If she were more musical, Yale undergraduate Emily Yankowitz says she would have sung — to the tune of a song from the Broadway show “Hamilton” — the praises of Yale historian Joanne Freeman when presenting her with this year’s William Clyde DeVane Teaching Award, one of the highest accolades for teaching at Yale.
Freeman, a professor of history and American studies and a scholar of Hamilton, was one of two recipients of the honor, Yale College’s oldest award for outstanding teaching. Also receiving the award on Feb. 13 was Brian Skinner, professor emeritus of geology and geophysics.
The DeVane Award honors faculty who have distinguished themselves as teachers of undergraduates in Yale College and as scholars in their fields, and has been conferred annually since 1966 by the Yale Chapter of Phi Beta Kappa (PBK). William Clyde DeVane was dean of Yale College from 1938 until 1963, a long-time president of the Yale Chapter of Phi Beta Kappa, and former national president of the United Chapters of PBK.
Undergraduate professor Joanne Freeman: Yale College seniors who are members of Phi Beta Kappa select an active faculty member (Freeman) for the DeVane Award, while alumni members choose an honoree among retired members of the faculty (Skinner).
Freeman specializes in the politics and political culture of the revolutionary and early national periods of American history. She is the author of the “Affairs of Honor: National Politics in the New Republic,” and edited the volume “Alexander Hamilton: Writings.” She has done extensive work in the realm of public history, including co-curating museum exhibitions, acting as a historical consultant for documentary filmmakers, and giving frequent public lectures at venues such as the Smithsonian Museum of American History, the National Gallery of Art, and Colonial Williamsburg, among other places. She has also worked as a historical consultant for the National Park Service in the reconstruction of the Alexander Hamilton Grange National Memorial.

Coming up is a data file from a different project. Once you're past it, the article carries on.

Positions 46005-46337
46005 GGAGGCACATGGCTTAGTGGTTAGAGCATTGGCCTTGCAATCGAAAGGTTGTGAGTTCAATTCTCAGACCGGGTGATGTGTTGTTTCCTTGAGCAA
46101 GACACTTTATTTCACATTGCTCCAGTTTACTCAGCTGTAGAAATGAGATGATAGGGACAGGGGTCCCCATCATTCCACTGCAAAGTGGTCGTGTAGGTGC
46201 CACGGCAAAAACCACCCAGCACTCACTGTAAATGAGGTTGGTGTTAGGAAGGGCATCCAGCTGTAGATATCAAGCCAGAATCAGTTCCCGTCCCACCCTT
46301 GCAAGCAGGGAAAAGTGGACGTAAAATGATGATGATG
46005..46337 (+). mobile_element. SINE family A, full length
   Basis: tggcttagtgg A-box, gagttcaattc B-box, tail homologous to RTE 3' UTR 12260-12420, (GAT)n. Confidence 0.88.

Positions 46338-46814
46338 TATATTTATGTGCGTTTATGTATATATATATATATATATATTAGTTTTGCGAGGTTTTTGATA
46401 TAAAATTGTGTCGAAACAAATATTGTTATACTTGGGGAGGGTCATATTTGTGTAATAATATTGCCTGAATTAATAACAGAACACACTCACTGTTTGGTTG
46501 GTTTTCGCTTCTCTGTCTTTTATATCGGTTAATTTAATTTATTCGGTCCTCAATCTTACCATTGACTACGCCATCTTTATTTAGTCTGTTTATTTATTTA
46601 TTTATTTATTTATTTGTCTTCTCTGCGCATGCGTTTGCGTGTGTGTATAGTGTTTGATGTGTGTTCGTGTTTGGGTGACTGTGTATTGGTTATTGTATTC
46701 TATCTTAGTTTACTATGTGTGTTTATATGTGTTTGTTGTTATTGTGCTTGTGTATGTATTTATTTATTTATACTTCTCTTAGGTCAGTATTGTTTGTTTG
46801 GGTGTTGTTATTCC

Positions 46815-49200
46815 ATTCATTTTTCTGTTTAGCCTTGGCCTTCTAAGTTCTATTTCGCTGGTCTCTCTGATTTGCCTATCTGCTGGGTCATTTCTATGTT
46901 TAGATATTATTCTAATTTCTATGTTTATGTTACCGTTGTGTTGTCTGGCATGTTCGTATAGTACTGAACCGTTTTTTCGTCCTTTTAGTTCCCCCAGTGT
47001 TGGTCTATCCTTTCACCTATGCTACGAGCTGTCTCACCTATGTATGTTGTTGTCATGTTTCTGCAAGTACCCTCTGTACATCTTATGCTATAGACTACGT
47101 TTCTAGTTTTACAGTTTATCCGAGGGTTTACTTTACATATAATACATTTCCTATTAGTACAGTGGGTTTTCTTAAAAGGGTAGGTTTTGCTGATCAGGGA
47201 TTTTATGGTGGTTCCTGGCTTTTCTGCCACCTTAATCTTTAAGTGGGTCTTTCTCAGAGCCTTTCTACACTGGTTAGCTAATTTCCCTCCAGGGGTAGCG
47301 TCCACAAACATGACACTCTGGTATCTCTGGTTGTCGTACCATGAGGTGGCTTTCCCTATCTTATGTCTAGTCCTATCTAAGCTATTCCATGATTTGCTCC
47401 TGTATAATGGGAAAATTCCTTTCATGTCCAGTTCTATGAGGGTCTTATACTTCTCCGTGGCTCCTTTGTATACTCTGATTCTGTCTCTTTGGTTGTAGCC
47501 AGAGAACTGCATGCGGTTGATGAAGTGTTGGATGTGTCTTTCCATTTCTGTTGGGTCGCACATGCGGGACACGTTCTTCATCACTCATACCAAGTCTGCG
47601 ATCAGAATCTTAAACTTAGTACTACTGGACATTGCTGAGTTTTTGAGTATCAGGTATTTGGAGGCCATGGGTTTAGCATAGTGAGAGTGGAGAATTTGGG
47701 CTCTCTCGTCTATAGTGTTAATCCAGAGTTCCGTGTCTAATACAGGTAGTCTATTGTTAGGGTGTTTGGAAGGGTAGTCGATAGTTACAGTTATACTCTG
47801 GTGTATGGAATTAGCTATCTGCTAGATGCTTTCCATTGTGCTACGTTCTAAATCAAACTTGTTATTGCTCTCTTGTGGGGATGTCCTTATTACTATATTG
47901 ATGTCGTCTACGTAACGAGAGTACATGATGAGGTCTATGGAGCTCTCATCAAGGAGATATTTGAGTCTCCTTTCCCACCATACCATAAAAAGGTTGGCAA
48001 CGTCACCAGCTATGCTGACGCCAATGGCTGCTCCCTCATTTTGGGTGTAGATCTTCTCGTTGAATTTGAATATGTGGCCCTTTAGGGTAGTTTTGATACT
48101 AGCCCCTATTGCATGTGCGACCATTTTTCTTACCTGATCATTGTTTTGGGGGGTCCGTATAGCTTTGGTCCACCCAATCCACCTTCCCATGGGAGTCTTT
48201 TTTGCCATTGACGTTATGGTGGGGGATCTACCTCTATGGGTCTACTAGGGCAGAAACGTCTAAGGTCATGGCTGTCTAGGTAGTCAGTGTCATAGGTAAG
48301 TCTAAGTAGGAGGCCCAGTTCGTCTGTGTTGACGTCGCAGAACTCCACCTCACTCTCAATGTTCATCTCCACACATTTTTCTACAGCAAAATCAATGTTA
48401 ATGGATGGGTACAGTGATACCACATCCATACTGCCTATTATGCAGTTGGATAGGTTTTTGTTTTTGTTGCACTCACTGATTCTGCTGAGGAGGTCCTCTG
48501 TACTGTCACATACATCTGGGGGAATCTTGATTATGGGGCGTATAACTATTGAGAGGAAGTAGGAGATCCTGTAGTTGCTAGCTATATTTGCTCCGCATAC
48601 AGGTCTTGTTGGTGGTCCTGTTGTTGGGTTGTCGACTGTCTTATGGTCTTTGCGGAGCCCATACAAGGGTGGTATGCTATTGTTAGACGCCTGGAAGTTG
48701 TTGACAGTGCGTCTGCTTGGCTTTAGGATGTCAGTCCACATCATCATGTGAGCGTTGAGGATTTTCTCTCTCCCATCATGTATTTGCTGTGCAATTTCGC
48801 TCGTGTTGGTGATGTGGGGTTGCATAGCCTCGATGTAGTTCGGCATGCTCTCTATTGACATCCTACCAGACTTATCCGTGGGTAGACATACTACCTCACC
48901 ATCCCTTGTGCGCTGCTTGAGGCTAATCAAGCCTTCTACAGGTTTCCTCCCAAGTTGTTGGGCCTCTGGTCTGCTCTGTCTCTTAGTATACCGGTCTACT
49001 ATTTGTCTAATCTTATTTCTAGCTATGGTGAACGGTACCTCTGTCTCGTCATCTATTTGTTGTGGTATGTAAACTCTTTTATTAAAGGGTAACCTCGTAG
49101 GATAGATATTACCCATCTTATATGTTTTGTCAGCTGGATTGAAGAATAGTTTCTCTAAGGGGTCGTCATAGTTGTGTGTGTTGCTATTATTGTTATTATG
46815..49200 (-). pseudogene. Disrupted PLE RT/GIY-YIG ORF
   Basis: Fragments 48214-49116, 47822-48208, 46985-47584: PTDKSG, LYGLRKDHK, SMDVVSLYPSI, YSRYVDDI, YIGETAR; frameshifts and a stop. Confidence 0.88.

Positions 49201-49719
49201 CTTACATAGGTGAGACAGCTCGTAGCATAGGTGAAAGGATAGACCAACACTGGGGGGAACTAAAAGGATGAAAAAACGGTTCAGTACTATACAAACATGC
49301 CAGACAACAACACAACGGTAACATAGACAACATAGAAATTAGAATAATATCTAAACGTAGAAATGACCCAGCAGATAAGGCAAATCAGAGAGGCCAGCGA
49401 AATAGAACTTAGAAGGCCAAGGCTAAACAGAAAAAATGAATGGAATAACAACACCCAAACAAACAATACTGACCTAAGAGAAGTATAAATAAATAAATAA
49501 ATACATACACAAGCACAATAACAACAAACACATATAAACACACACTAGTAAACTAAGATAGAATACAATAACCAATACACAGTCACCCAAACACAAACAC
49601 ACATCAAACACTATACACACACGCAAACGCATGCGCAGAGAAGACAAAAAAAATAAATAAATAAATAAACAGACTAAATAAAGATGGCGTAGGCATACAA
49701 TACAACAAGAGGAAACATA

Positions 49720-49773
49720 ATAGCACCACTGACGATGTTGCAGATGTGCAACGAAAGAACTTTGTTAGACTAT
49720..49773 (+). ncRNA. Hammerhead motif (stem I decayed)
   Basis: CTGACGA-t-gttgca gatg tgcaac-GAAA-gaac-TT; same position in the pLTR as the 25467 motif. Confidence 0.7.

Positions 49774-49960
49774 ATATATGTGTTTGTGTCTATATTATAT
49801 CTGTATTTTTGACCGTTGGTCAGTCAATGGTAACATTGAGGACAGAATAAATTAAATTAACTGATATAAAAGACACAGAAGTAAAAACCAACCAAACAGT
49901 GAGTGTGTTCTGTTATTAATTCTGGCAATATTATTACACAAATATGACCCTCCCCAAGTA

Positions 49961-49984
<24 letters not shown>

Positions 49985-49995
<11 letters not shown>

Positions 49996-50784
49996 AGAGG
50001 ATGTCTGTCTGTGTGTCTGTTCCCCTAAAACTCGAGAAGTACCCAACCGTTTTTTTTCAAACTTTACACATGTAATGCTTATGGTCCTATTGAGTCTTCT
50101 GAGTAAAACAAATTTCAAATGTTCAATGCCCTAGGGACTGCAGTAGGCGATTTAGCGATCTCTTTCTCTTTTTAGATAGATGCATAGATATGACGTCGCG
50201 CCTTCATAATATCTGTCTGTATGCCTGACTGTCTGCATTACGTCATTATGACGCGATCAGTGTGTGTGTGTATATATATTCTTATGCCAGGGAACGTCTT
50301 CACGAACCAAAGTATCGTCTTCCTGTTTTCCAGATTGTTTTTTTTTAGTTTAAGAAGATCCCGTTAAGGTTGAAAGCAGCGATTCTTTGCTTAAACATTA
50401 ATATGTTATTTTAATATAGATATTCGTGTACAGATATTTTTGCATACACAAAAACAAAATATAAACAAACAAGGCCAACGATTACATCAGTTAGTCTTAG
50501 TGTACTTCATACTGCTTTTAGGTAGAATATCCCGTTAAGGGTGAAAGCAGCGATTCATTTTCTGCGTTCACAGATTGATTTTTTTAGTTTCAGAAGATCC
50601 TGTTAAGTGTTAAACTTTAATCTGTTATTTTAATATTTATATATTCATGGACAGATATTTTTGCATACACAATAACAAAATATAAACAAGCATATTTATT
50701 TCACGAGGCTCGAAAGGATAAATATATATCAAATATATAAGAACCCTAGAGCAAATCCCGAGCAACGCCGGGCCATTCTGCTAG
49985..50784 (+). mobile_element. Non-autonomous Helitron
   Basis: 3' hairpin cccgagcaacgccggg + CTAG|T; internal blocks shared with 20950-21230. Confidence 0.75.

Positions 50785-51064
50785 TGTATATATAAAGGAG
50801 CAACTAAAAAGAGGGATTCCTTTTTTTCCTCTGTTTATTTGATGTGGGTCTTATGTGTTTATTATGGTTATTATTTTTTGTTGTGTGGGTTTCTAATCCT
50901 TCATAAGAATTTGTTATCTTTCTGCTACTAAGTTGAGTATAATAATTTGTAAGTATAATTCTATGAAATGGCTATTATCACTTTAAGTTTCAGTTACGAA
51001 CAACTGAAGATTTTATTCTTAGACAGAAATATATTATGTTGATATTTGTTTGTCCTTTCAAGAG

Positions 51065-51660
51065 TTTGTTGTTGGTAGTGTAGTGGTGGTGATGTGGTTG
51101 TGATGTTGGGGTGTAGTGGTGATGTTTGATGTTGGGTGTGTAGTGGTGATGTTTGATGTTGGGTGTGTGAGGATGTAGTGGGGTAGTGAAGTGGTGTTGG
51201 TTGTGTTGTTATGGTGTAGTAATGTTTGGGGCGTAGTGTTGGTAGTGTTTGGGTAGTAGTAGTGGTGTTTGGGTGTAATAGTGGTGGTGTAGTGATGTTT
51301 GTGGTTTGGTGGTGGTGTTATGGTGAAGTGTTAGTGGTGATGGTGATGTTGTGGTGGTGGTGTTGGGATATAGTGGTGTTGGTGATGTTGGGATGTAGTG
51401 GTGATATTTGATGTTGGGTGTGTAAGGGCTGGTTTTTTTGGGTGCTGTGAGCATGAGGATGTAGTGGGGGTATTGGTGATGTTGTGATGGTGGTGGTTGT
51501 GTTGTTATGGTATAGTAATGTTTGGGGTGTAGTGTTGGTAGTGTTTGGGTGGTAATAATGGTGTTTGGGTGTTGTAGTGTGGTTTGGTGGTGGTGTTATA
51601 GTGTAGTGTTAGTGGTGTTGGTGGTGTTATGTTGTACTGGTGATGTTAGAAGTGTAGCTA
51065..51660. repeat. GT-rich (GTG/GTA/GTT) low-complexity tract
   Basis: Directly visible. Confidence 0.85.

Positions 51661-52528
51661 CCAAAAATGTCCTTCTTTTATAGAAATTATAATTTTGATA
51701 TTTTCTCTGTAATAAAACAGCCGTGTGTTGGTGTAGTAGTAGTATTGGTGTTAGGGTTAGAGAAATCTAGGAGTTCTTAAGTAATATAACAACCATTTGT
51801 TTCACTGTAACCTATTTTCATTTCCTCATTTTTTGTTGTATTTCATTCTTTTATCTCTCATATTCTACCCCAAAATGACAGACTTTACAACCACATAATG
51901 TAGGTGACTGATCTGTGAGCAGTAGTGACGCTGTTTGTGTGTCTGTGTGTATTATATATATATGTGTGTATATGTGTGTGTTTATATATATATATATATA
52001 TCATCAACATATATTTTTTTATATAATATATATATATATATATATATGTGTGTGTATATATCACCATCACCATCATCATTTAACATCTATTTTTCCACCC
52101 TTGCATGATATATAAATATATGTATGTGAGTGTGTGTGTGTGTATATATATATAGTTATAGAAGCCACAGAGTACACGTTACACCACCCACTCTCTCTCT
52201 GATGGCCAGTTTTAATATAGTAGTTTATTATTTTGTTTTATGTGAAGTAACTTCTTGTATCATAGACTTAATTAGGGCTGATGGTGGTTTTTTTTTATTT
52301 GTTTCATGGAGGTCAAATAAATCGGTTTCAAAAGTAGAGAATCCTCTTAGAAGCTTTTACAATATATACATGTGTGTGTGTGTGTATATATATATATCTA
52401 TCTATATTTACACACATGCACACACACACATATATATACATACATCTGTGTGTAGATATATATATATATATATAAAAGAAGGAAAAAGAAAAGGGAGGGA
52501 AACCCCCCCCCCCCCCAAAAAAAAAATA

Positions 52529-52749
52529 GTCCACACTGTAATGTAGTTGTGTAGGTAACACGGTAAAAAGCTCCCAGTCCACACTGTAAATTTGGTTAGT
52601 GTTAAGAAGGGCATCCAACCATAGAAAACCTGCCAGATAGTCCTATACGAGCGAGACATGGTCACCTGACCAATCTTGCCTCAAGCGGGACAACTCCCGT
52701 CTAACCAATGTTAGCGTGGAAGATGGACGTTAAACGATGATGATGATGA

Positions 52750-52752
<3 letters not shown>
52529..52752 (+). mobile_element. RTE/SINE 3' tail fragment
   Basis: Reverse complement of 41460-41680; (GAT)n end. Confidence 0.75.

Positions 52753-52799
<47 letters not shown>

In presenting the award to Freeman, Yankowitz said: “Beyond her enormous scholarly accomplishments, Professor Freeman is deserving of the DeVane Award because of her tremendous dedication to teaching undergraduates in her lectures and seminars. This perhaps is best illustrated by her ability to ‘humanize’ the actors involved in the early period of American history and her willingness to be human herself.”
Freeman encourages her students to see historical figures as multidimensional figures, Yankowitz said, and uses archival sources in her lectures to construct “narratives with many perspectives. “In doing so, she is able to turn the ‘Founders,’ figures who are memorialized in stone and on currency, into human people with distinct personalities and quirks.”
She also helps her students see the other side of arguments, Yankowitz said in her presentation.
“She devotes an entire lecture to the loyalist’s logic, helping her students to see the variety of reasons why individuals might not have sided with the rag-tag American army,” said Yankowitz. “Or to complicating the typical depiction of Benedict Arnold by explaining his motivations for betraying the American cause.”
Yankowitz also praised the way Freeman helps her students feel less intimidated by her “by not being afraid to be silly” and for mentoring her students through the writing process, helping them “to write clearly and convincingly.” Said Yankowitz: “Professor Freeman is proof that you can be an incredibly accomplished scholar, while being a wonderful, hilarious, and caring teacher.”
Read the full article at Yale News.